Yet many believers don’t live a holy life. In fact, some of them look and act just like the unbelieving world. In today’s passage, sexual immorality is one area of compromise that the apostle Paul addressed specifically. But in truth, we should abstain from anything that interferes with godly living.
Have you allowed something in your life that shouldn’t be there? If so, distance yourself from it now. You don’t want a thread of sin to become a rope, then a chain, and finally a cable that traps you in a stronghold. Turn back to the Lord, and let your sanctification continue.
Joel Osteen (March-06-2020) Daily Devotion: Listen Closely and Follow.
TODAY'S SCRIPTURE: I will instruct you and teach you in the way you should go; I will counsel you with my loving eye on you. Psalm 32:8, NIV
TODAY'S WORD: Many times we don’t realize that God is speaking to us. We feel an impression on the inside, a prompting to be good to someone. That’s not random. That’s God talking to us. Or, maybe you’re in a situation where you feel an uneasiness. Something says, “It’s not right. Stay away.” That’s not just your nerves. It’s God protecting you. Don’t ignore it, don’t talk yourself out of it; just obey. If you’ll follow that still, small voice, God says He will guide you along the best path for your life. If we’re listening to His still, small voice—the promptings, the suggestions, the alarms—He will save us from heartache and pain. He’ll lead us into promotion and favor. Too often we feel these impressions on the inside, but we dismiss them as not making sense, or override or overanalyze them. Don’t talk yourself out of it. Just obey. Anytime you obey, a blessing will always follow.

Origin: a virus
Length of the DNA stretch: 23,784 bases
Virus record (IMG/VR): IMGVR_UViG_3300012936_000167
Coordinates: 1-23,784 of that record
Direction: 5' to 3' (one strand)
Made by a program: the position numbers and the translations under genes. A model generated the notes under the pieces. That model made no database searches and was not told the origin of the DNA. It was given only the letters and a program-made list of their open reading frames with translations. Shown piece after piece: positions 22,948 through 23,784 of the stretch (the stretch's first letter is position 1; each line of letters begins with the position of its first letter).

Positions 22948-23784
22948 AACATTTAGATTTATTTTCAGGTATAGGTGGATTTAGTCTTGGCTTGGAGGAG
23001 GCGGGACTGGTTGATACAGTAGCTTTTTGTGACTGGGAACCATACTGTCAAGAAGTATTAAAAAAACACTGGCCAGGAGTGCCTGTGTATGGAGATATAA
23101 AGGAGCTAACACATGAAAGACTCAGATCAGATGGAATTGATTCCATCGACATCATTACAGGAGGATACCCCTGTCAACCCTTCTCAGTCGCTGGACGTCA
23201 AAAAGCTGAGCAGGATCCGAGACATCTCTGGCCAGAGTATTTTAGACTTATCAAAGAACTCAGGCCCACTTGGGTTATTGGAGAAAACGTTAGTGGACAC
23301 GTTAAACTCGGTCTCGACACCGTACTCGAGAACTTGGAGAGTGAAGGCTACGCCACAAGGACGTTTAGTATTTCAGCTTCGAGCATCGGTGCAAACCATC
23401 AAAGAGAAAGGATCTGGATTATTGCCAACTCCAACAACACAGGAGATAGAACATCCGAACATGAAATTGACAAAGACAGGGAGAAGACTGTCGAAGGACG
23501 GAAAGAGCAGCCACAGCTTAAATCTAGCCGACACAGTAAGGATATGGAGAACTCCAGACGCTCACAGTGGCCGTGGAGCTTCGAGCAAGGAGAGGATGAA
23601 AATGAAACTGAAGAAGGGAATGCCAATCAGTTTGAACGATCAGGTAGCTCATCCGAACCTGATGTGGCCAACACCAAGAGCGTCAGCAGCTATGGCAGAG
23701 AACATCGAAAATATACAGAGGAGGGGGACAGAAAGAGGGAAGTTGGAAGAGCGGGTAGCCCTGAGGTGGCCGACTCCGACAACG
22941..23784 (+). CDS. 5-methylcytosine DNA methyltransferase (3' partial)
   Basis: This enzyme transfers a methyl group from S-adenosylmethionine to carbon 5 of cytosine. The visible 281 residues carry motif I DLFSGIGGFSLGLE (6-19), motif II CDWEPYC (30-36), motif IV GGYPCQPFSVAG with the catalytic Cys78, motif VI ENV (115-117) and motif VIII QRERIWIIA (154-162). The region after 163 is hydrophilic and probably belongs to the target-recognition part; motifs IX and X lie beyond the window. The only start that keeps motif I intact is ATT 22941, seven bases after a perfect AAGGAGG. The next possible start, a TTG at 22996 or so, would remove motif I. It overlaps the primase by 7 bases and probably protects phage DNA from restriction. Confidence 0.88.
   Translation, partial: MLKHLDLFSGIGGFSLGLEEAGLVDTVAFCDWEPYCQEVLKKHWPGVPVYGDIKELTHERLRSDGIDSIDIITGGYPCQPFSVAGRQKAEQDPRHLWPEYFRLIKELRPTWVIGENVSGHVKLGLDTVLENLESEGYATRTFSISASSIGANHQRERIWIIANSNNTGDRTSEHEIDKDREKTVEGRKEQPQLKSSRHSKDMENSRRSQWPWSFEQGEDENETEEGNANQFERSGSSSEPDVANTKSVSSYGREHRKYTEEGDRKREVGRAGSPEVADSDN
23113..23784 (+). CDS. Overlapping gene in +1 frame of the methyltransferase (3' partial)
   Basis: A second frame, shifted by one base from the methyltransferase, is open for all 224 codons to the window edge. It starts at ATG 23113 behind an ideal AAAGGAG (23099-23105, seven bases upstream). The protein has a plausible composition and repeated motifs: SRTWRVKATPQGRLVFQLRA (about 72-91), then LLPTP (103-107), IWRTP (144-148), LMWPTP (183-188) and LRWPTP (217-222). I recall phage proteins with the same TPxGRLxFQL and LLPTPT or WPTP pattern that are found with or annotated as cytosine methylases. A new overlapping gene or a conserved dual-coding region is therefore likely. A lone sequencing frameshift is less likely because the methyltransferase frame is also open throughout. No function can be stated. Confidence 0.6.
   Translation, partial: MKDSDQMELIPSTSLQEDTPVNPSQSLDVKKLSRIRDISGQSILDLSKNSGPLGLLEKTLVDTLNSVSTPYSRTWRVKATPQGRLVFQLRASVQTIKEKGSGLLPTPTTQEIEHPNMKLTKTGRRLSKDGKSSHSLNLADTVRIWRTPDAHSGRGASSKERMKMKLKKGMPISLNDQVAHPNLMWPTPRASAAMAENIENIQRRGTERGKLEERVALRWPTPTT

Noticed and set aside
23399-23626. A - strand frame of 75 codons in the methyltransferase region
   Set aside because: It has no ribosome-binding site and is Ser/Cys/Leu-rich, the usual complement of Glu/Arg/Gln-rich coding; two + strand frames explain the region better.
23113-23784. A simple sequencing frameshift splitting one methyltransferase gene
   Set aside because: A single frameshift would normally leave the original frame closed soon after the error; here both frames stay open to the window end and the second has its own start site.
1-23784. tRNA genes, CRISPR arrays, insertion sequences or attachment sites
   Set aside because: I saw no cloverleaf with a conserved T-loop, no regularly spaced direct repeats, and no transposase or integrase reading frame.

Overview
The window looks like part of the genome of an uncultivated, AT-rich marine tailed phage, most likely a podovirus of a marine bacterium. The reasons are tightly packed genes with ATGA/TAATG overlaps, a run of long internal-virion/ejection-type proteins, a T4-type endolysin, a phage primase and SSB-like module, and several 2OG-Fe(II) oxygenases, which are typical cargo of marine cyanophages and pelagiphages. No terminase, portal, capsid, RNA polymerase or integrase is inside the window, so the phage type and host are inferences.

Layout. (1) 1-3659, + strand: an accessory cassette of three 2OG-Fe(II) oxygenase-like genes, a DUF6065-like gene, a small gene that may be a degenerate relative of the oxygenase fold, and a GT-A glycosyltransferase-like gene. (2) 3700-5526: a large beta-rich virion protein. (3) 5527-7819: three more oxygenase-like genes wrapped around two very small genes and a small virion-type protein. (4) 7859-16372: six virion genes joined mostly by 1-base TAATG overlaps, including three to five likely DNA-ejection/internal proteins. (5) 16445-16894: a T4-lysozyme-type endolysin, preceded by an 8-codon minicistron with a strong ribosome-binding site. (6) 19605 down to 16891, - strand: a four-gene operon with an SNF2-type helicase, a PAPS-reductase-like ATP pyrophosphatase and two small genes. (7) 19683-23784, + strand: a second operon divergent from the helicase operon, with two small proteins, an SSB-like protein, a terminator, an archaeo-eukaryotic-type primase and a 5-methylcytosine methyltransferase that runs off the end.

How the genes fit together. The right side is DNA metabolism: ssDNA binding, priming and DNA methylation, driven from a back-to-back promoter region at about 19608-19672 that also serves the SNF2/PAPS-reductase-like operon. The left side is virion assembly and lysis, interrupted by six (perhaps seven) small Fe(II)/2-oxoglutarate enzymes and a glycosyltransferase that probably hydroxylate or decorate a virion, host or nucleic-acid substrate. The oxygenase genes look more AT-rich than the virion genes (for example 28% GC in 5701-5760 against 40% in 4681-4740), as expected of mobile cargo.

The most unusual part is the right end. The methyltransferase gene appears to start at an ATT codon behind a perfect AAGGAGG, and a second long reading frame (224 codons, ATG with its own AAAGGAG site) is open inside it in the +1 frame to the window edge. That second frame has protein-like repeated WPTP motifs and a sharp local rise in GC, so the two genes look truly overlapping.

PRAYER FOR TODAY: “Father, thank You for loving me and for speaking to my heart. Thank You for giving me an inner ear to know right from wrong. Help me to be sensitive to Your still, small voice and hear it with clarity, to hear any alarms, promptings, and suggestions, and to be quick to obey. In Jesus’ Name, Amen.”
Charles Stanley (March-03-2020) Daily Devotionals: A Living Hope.
Hope is a belief or expectation that something will happen. If it doesn’t, we may experience discouragement, depression, or even despair.